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How Long Will Lion Take to Download?

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In the fabled Good Old Days, figuring out how long it would take to get your hands on the discs containing the latest Mac OS X upgrade involved either determining how long it would take you to drive to the nearest retail outlet selling the package, or monitoring a delivery tracking page in your Web browser to see where the shipment you ordered containing the discs currently was on its journey to your eagerly awaiting Mac.

In these Good New Days, however, the latest upgrade to Mac OS X 10.7 Lion will be available only from the Mac App Store, which means you can get your hands on it instantly — where “instantly” means as fast as your Internet connection to Apple’s servers can download it.

For most of us, “instantly” will still mean a considerable wait, so you probably don’t want to purchase Lion if you have to walk out the door with your laptop a few minutes later. But how long will you have to wait as the rough beast slouches its way onto your hard disk? It’s not hard to come up with a reasonable estimate.

First, you need to find out how much throughput you get from your Internet connection — not how much throughput your service provider says you get, but how much you actually get, which may vary with time of day. (Early evening is often the worst time for residential Internet connections, as everyone heads to Netflix to stream videos.) Fortunately, there are a number of Web sites that can test your connection, such as Speedtest.net. You can run a quick test on that site (it only takes thirty seconds or so) to find out the throughput of your connection in Mbps (megabits per second).

Once you know that, you need to know how big the download is. Fortunately, that is not a big secret: the Mac OS X 10.7 Lion installer is known to be 3.76 GB. With that information, you can whip out a number 2 pencil and a pad of paper and do some quick ciphering — or you can go to another site that will do it for you, such as Derek Tsang’s Download Time Calculator. Simply plug in the size of the download, and the throughput of your connection, and hit the Get Download Time button. You’ll get a reasonable approximation of how long it will take for the Lion installer to make it onto your Mac. (For a sense of how long the download would take on various standard Internet connections, check out the Gaijin Download Time Calculator.)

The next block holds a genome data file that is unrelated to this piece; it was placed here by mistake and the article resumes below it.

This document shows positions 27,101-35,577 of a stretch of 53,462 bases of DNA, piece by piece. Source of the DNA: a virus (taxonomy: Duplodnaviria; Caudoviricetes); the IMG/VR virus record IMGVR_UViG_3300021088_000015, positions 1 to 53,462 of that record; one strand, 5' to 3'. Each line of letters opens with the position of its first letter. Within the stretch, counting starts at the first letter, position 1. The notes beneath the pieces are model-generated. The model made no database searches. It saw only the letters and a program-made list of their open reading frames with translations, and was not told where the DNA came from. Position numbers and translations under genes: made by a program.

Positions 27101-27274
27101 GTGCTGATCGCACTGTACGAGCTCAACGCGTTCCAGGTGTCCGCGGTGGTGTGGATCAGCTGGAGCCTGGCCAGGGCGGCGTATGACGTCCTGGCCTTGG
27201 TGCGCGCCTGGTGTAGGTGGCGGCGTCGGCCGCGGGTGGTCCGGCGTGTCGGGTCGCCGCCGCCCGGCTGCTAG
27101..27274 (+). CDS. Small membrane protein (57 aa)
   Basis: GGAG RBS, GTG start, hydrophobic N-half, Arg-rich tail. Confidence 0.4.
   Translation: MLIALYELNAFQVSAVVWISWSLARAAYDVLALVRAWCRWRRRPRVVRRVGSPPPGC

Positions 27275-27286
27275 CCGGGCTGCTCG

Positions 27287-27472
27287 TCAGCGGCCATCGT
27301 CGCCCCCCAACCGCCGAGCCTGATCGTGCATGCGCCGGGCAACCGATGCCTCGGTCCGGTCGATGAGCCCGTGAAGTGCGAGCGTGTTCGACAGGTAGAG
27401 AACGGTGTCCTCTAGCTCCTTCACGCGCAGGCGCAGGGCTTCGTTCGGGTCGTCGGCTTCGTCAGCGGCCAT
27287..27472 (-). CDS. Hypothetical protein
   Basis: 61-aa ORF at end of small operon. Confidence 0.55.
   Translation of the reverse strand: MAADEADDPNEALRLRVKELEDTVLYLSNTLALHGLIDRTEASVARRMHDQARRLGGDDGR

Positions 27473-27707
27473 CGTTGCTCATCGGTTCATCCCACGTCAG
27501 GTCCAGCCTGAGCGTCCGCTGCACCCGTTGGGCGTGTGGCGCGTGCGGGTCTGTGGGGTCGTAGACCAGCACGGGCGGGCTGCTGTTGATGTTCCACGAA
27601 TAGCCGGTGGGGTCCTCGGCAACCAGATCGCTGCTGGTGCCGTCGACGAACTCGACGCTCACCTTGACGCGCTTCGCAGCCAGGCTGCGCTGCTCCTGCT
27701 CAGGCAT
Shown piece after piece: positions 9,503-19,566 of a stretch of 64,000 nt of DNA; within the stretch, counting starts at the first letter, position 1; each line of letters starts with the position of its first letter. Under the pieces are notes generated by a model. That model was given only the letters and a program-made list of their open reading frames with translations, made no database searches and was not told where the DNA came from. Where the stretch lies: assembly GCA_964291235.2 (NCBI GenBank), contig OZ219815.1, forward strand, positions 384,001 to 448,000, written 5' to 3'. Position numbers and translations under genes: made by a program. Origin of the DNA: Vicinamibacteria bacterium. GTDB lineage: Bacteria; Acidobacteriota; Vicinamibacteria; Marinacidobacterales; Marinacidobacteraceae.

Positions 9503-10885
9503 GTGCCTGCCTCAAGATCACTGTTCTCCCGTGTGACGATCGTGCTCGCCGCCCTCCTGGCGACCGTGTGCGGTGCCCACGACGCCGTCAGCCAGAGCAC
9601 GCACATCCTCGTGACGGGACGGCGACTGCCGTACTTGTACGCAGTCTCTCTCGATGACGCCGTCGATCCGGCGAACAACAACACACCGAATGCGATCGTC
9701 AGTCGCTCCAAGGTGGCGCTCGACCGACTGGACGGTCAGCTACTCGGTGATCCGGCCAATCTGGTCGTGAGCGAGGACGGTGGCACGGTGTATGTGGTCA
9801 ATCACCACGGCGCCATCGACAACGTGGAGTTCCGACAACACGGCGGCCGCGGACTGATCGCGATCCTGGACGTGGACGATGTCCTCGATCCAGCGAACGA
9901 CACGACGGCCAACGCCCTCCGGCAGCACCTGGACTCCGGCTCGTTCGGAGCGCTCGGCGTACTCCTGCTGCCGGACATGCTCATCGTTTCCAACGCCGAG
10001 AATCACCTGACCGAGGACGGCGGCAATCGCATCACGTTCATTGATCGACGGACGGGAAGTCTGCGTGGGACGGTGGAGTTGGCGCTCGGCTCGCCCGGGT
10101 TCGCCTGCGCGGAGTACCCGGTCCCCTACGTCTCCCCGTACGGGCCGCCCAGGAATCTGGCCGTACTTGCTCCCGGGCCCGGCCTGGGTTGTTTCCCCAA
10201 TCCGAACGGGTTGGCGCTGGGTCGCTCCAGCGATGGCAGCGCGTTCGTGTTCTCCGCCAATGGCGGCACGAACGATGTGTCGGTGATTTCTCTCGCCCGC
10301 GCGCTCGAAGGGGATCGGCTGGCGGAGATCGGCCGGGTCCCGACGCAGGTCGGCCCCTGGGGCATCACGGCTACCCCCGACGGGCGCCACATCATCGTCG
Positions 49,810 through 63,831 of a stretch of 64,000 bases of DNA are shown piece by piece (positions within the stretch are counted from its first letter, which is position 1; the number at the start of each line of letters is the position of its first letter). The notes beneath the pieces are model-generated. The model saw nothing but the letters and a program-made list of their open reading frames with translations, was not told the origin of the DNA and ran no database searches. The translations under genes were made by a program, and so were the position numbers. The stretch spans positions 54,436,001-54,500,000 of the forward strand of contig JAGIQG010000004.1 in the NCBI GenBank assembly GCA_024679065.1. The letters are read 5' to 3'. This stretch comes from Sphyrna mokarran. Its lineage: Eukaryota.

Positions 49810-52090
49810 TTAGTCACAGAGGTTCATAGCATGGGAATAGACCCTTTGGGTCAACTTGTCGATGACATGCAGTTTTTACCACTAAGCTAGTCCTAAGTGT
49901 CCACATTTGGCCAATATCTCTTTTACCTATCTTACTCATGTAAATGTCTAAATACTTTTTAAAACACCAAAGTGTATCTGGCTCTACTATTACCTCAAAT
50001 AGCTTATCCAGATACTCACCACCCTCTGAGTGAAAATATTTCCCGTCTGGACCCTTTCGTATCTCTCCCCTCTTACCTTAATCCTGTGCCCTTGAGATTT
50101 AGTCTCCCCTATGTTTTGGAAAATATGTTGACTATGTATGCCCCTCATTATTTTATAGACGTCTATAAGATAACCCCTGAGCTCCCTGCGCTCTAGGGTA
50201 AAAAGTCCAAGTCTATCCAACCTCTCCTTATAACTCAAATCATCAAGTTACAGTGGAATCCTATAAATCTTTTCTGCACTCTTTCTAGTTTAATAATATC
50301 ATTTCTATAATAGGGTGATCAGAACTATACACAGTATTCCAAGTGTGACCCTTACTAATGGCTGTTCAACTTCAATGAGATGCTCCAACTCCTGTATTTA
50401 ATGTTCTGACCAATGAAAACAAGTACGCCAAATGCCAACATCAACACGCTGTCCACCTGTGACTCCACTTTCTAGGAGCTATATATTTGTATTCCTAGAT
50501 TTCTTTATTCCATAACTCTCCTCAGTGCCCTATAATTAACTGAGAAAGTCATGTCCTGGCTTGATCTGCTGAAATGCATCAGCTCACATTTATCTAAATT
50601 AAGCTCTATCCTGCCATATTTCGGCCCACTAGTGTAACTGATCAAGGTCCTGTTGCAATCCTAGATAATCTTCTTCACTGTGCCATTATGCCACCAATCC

Of course, the estimate you get is only provisional: The download speed also depends on the throughput of the Mac App Store servers and Internet connections, along with the route between you and the Mac App Store. As we all know, those variables can vary. But at least you’ll know the least amount of time it might take, and be able to plan your day accordingly.

Check out the Take Control ebooks that expand on the topic in this article:

Upgrade to Lion successfully with Joe Kissell's advice, gained through countless test installs. Learn what to do if you can't download from the App Store, avoid problems, and perform key post-upgrade tasks. Covers upgrading from Tiger or Leopard, Lion Server installation basics, migrating to a new Mac, and Recovery mode.